The late 2010s have—at long last—been dominated by the public canceling of toxic men. But with every Harvey Weinstein and Les Moonves who has been exposed, every misdeed uncovered, every moral depravity made public, it’s hard not to wonder about the people closest to them: the wives they betrayed and the children they raised. What must their lives be like? When are they complicit? And when is loyalty no longer an option?
These questions are at the heart of Jami Attenberg’s acerbic new novel, All This Could Be Yours, about the crumbling remains of a family undone by its cruel and careless patriarch.
We first meet Victor Tuchman on the verge of his deathbed. “He was an angry man, and he was an ugly man, and he was tall, and he was pacing,” Attenberg tells us in the first line of the book. Victor is angry because he’s lost most of his fortune to hush money payments and sexual harassment lawsuits; he’s stalking the length of the modest New Orleans condo where he and his wife are essentially hiding out; and, it quickly becomes clear, he’s ugly in more ways than one.
When Victor soon collapses from a massive heart attack, his family’s response is telling. His long-suffering wife, Barbra, breathes what appears to be a sigh of relief, then returns to flipping through Architectural Digest and obsessing over how many steps her Fitbit has counted that day. Daughter Alex, navigating her own messy divorce, comes to New Orleans to confront both of her parents about her loveless childhood (she seems to make more progress with her unconscious father than with Barbra). And son Gary, who was perhaps the most direct target of his father’s abuse, continues hiding out in Los Angeles and simply declines to participate in this family event.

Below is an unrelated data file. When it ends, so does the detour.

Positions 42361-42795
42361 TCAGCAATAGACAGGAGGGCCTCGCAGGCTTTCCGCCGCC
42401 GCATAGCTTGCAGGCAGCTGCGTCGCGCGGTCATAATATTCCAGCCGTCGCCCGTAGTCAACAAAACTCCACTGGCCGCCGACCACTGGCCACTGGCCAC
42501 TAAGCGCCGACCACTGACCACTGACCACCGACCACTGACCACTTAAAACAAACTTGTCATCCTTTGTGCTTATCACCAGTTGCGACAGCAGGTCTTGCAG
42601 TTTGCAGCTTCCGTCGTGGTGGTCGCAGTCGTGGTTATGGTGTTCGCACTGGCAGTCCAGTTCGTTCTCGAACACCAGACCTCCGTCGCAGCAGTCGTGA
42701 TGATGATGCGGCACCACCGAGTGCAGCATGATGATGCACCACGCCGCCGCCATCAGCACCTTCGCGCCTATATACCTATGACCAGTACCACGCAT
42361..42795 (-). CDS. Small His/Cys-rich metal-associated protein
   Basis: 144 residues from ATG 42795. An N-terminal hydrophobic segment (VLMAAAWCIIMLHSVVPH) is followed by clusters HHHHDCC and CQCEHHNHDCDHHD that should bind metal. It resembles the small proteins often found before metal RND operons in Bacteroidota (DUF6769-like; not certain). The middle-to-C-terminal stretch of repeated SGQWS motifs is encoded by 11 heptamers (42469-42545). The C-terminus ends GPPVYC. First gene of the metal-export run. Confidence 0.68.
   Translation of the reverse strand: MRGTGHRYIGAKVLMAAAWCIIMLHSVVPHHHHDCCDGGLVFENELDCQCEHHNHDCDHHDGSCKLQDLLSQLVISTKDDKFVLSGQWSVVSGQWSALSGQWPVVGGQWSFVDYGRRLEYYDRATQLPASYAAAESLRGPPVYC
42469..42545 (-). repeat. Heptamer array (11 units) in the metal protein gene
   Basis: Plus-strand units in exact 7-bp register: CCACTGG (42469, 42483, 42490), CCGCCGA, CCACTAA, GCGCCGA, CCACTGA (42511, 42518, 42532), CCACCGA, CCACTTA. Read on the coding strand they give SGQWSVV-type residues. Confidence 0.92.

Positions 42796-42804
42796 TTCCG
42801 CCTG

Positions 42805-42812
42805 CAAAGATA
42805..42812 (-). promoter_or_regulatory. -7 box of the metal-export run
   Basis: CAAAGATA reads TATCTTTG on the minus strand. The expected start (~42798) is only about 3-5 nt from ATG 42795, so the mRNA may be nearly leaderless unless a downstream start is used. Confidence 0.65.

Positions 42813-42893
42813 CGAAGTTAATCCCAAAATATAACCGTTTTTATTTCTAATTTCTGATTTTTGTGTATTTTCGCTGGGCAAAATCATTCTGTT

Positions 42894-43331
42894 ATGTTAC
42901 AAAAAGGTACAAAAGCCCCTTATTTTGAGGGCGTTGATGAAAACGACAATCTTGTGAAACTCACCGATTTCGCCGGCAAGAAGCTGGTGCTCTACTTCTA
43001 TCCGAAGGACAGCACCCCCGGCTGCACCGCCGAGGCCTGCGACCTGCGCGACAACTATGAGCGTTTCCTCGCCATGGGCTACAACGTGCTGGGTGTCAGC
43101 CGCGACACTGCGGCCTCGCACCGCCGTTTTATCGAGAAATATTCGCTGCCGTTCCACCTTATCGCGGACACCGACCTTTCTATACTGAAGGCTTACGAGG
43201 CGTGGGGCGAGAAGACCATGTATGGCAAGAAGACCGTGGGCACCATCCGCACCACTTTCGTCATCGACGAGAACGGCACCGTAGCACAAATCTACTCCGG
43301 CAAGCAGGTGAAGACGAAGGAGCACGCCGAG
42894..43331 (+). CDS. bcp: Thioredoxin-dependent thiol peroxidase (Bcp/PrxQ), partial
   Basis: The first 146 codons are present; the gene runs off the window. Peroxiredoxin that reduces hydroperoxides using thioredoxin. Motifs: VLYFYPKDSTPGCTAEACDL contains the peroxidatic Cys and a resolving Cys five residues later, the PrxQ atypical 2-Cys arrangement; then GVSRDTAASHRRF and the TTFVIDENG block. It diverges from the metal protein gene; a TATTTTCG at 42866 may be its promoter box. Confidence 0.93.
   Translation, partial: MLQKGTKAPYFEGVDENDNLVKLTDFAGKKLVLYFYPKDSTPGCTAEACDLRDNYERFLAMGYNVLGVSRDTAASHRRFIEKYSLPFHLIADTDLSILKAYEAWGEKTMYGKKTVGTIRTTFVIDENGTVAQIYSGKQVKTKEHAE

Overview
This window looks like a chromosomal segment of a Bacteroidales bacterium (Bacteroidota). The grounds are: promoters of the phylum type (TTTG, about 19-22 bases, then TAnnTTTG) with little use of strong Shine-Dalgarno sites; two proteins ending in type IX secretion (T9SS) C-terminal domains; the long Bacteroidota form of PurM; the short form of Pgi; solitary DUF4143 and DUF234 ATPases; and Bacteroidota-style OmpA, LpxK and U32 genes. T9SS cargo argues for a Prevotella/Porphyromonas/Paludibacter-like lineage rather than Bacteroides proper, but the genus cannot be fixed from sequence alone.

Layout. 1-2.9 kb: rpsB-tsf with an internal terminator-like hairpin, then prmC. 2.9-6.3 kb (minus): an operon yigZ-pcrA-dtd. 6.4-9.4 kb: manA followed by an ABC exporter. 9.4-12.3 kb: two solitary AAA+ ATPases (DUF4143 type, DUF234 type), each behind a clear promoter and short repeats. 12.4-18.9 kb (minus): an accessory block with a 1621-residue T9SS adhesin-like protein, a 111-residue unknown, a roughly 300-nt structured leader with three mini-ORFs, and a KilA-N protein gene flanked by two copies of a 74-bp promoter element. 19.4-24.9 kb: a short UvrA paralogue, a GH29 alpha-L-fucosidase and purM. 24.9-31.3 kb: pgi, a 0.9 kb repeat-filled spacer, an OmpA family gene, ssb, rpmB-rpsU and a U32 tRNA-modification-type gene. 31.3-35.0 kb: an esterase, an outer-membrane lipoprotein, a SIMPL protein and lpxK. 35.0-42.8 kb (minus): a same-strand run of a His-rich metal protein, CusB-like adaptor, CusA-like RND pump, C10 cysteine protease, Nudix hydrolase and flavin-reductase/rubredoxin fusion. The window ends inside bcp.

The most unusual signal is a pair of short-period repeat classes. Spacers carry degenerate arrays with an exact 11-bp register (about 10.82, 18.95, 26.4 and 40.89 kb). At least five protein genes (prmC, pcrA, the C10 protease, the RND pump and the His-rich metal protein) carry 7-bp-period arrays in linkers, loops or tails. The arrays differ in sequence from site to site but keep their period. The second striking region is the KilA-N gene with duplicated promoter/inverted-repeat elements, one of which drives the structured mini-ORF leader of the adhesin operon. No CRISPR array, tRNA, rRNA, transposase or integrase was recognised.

It’s helpful that Victor is in a coma for much of the book because he—a cartoon-level villain in every sense of the word—is the least interesting character, and Attenberg doesn’t even attempt to reckon with his lack of a moral compass. Rather, she deftly explores the wounds he’s passed down to the next generations and the ways in which they’ve absorbed or rejected his traits. And, most interesting, she focuses on Barbra, who is often an unsympathetic character in her own right: a materialistic social climber, an indifferent mother and an absent grandmother. But Barbra is nuanced and fully, admirably drawn, and exploring why she stayed in the marriage for so long—and the betrayal that finally breaks her—is compelling.
This is Attenberg’s seventh novel, and she has again proved herself a master chronicler of complex family relationships. Certainly, none of us would want to claim the Tuchmans as our own—but we have much to gain by peering in at them from afar.